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The Song of the Banner at Day-Break

By Walt Whitman



In 1865, Walt Whitman (1819–92), already well known for Leaves of Grass (1855), published Drum-Taps, a collection of Civil War poems, several of which—including this one—served as a rallying cry for the Union cause. “The Song of the Banner at Day-Break” comprises a conversation among a Poet (most likely Whitman), a Pennant and a Banner (the Stars and Stripes), a Child, and his Father on the subject of the war and the need to defend the nation’s ideals.

What is the child’s reaction to the flag, and what is his yearning? Why does the father object? What is the teaching of the banner and pennant? What does the poet learn about the meaning of the flag, and how does he learn it? With whom do you identify in this poem? What have you learned from it about the meaning of the flag and the nation over which it flies?

O a new song, a free song,
Flapping, flapping, flapping, flapping, by sounds, by voices clearer,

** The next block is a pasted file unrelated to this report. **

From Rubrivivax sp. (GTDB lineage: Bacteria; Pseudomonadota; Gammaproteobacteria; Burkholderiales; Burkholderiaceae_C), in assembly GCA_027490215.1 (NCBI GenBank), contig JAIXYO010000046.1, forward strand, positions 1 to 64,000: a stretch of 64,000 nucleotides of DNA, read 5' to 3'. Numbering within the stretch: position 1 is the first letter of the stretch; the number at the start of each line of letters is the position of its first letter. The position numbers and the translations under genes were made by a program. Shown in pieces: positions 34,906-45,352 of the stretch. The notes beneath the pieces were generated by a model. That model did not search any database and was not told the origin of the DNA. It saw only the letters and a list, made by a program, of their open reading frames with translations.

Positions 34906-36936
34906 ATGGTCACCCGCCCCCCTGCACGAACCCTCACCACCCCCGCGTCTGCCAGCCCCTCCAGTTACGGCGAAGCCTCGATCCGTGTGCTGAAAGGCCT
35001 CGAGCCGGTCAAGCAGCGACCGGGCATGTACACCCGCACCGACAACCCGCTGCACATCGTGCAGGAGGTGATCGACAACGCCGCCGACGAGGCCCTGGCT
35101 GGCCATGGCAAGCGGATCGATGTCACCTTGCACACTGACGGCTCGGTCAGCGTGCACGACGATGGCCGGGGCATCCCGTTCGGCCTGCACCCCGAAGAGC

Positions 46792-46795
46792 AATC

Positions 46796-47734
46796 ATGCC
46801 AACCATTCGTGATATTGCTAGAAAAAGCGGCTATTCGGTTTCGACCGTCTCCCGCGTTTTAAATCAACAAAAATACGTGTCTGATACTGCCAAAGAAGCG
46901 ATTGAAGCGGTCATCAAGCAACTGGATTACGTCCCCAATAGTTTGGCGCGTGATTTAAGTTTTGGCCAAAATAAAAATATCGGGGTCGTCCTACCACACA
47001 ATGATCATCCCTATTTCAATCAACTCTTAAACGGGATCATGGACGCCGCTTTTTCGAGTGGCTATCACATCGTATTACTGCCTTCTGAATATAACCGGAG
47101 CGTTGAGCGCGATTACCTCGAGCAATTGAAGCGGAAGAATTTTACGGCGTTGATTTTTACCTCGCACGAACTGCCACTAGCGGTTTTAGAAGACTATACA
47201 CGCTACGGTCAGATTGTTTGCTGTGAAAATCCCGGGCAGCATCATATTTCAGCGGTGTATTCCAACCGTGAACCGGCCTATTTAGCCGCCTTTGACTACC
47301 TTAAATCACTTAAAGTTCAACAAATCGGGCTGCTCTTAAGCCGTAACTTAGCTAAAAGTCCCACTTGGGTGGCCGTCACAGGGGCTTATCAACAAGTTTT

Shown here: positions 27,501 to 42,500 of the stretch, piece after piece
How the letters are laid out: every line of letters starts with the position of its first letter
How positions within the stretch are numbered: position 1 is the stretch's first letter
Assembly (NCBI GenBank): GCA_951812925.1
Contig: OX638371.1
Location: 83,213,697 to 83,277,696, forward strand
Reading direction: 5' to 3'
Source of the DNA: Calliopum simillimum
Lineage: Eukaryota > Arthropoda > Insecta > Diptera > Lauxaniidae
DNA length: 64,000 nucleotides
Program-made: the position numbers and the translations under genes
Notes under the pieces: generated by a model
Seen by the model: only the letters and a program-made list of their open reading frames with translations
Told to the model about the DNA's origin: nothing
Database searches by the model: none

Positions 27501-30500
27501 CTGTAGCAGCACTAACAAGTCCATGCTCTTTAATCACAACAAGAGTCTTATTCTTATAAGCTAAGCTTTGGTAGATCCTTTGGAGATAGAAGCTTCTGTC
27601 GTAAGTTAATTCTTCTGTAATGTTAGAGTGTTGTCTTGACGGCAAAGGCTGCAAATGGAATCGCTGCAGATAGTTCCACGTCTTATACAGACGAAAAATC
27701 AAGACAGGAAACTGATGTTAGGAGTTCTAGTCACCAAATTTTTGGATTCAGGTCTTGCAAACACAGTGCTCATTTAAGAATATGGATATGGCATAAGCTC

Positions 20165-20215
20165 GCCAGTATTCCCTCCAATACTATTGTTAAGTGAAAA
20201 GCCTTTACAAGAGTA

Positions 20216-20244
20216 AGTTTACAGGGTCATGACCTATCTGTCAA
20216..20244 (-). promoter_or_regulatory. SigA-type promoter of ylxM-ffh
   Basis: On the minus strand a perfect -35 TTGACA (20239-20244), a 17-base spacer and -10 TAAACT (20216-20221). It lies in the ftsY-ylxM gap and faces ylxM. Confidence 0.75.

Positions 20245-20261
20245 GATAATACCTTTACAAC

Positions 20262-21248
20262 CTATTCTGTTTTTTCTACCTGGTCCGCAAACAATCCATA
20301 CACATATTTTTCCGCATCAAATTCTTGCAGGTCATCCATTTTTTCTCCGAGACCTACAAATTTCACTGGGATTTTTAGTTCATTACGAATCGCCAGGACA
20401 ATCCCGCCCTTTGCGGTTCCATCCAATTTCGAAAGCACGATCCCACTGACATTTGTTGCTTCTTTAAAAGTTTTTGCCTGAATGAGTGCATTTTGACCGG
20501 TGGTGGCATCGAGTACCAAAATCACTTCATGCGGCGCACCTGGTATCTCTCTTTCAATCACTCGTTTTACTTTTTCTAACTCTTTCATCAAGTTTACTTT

By the wind’s voice and that of the drum,
By the banner’s voice and child’s voice and sea’s voice, and father’s voice,
Low on the ground and high in the air,
On the ground where father and child stand,
In the upward air where their eyes turn,
Where the banner at day-break is flapping.

Words! book-words! what are you?
Words no more, for hearken and see,
My song is there in the open air—and I must sing,
With the banner and pennant a-flapping.

I’ll weave the chord and twine in,
Man’s desire and babe’s desire—I’ll twine them in, I’ll put in life;
I’ll put the bayonet’s flashing point—I’ll let bullets and slugs whizz,
I’ll pour the verse with streams of blood, full of volition, full of joy;
Then loosen, launch forth, to go and compete,
With the banner and pennant a-flapping.

Banner and Pennant:
Come up here, bard, bard;
Come up here, soul, soul;
Come up here, dear little child,
To fly in the clouds and winds with me, and play with the measureless light.

Father, what is that in the sky beckoning to me with long finger?